The relationship we found between serum homocysteine and genotype in patients with CVD is similar to that reported in previous studies in normal control subjects and more recently patients with ischemic heart disease.8 9 14 19 Nonfasting homocysteine concentrations are higher and influenced to a greater extent by dietary intake than are fasting concentrations. However, despite measuring nonfasting concentrations in this study, we were still able to demonstrate a highly significant relationship between serum homocysteine and genotype, with higher levels in individuals homozygous for the polymorphism. We also found an interaction between the MTHFR genotype, serum homocysteine, and serum folate. Entering folate into the logistic regression weakened the association between genotype and homocysteine, while serum folate itself was independently related to serum homocysteine. Furthermore, there was a nonsignificant trend toward serum folate being lower in patients with the TT genotype. This interaction has been previously reported; individuals with the TT genotype have lower serum folate, particularly if the analysis is restricted to subjects in the lowest quartile of the folate distribution.9 14 Harmon et al19 found a highly significant relationship between genotype and homocysteine concentration in individuals whose serum folate was below the median value but no relationship in individuals in whom it was above the median. Moderate elevations of serum homocysteine in individuals with premature vascular disease and thermolabile MTHFR and suboptimal intake of folate can be corrected by folic acid supplementation.20 It has been suggested that the region in MTHFR enzyme relating to this common polymorphism is involved in folate binding and that the enzyme might be stabilized in the presence of folate.8 Therefore, the combination of the genetic defect and inadequate folate intake may cause elevated homocysteine and increase the risk of cardiovascular disease. A recent study has reported no association between the TT genotype and myocardial infarction, but when only individuals with a serum folate in the lowest quartile were considered, there was a nonsignificantly increased risk among individuals with the mutation.14 Therefore, we determined serum folate in all individuals in whom serum was available. Even in this subgroup we found no significant relationship between TT genotype and CVD, with an OR of 1.27. However, the interaction between genotype, homocysteine, and folate does raise the possibility that the genotype may still be a significant risk factor for stroke in populations with a very low folate intake. This interaction with folate, as well as a similar more recently reported interaction with vitamin B12,9 may at least partly explain the conflicting results of recent studies examining the relationship between the MTHFR polymorphism and ischemic heart disease.10 11 12 13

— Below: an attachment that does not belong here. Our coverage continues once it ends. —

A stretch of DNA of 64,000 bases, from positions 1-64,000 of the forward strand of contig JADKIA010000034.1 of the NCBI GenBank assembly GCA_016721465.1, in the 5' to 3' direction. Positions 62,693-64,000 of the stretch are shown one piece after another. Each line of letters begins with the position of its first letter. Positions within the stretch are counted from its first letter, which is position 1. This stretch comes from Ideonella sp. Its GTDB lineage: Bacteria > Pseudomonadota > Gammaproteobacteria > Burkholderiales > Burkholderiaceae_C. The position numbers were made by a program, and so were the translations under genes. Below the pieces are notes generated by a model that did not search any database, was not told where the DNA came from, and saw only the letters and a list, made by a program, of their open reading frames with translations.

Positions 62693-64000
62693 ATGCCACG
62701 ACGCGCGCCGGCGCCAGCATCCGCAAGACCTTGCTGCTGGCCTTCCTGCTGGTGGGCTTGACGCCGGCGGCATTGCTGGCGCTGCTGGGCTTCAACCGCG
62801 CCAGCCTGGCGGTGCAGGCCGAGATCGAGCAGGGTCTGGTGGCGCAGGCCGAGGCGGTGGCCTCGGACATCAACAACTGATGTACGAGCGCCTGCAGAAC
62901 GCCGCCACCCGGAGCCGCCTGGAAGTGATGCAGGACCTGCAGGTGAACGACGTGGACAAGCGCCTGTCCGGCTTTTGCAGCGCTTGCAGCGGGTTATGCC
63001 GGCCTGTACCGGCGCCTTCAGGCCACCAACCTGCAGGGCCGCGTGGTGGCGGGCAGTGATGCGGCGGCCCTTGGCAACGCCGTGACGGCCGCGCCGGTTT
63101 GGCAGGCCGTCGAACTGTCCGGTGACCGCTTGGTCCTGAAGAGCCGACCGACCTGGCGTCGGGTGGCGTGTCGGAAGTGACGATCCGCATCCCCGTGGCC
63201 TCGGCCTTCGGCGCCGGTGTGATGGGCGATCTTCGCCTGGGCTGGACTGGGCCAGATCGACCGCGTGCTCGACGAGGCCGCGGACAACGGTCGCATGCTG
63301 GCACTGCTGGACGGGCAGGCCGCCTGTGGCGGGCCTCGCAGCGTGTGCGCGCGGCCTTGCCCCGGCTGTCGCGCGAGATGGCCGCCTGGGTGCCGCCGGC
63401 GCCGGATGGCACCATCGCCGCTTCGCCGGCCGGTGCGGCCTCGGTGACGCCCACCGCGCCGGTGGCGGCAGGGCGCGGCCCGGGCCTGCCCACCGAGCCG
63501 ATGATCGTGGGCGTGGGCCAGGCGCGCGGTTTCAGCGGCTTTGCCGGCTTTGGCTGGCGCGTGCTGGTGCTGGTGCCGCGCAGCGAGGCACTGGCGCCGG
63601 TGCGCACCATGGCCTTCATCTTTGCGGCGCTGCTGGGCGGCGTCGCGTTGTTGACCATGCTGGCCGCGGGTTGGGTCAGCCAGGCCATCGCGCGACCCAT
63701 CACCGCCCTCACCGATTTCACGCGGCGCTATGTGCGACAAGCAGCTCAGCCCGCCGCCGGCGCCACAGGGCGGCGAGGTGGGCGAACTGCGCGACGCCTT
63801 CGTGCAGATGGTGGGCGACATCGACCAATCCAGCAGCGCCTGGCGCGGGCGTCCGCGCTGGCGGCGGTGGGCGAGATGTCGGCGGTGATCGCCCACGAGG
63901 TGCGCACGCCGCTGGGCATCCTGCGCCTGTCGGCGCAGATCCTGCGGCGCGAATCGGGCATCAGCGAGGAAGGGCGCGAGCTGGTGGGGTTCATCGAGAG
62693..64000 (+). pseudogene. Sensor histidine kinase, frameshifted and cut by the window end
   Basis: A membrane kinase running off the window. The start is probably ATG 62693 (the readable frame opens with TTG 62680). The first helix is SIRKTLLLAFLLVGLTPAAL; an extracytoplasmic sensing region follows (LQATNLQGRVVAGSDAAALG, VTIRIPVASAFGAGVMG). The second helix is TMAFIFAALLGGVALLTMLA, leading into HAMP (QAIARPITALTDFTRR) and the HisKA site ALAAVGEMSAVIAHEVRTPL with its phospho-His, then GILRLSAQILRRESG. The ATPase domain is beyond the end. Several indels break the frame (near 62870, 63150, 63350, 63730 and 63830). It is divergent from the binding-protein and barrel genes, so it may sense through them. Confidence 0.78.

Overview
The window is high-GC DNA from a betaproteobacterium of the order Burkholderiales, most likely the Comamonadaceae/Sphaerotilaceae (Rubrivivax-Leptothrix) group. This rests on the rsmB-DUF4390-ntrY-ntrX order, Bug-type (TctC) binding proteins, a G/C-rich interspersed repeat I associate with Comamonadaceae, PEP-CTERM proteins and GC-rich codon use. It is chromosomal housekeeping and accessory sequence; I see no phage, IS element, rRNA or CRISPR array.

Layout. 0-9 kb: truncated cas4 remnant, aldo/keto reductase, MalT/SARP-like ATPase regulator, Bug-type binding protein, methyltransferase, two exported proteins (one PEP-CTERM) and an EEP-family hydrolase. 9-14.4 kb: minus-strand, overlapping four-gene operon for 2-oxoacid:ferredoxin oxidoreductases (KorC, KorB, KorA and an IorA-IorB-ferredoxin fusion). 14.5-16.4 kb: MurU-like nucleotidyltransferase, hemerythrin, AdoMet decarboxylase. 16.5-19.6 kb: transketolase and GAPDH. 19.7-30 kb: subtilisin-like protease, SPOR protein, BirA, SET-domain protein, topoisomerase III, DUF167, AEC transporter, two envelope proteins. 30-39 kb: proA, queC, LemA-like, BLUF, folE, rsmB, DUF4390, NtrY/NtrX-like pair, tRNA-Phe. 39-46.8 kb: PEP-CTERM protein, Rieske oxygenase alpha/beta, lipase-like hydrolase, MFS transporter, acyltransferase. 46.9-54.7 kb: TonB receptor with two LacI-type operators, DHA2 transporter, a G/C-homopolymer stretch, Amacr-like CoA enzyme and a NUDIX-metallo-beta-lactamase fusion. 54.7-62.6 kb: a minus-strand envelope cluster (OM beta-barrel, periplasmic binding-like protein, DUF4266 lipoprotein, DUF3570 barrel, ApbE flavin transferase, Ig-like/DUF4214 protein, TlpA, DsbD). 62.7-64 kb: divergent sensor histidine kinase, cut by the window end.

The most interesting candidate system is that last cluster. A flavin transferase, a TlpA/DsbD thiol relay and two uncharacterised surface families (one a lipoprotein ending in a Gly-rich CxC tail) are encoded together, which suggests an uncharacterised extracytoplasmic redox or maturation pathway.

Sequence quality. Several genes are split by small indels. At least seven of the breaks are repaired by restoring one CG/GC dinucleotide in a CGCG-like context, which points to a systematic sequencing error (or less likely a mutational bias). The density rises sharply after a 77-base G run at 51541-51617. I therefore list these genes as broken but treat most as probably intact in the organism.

This study was designed to determine the relationship between the MTHFR genotype and CVD and not the previously described relationship between homocysteine and CVD. However, in the subgroup of our population in whom it was measured, we found nonsignificantly higher homocysteine levels in CVD patients. Despite this, there was not even a trend toward an increase in the TT genotype in CVD patients. This suggests that factors other than the TT genotype are important in determining much of the variance in homocysteine levels in our population. However, further studies are required in different populations to determine whether the TT genotype can be a risk factor for CVD, particularly in populations and individuals with low folate intake.
Selected Abbreviations and Acronyms
|TIA||=||transient ischemic attack|
This study was supported by a project grant from the Stroke Association.
Presented in part at the 3rd World Stroke Congress and 5th European Stroke Congress, Munich, Germany, September 1-4, 1996, and published in abstract form (Cerebrovasc Dis. 1996;6[suppl 2]:19).
- Received April 14, 1997.
- Revision received June 13, 1997.
- Accepted June 13, 1997.
- Copyright © 1997 by American Heart Association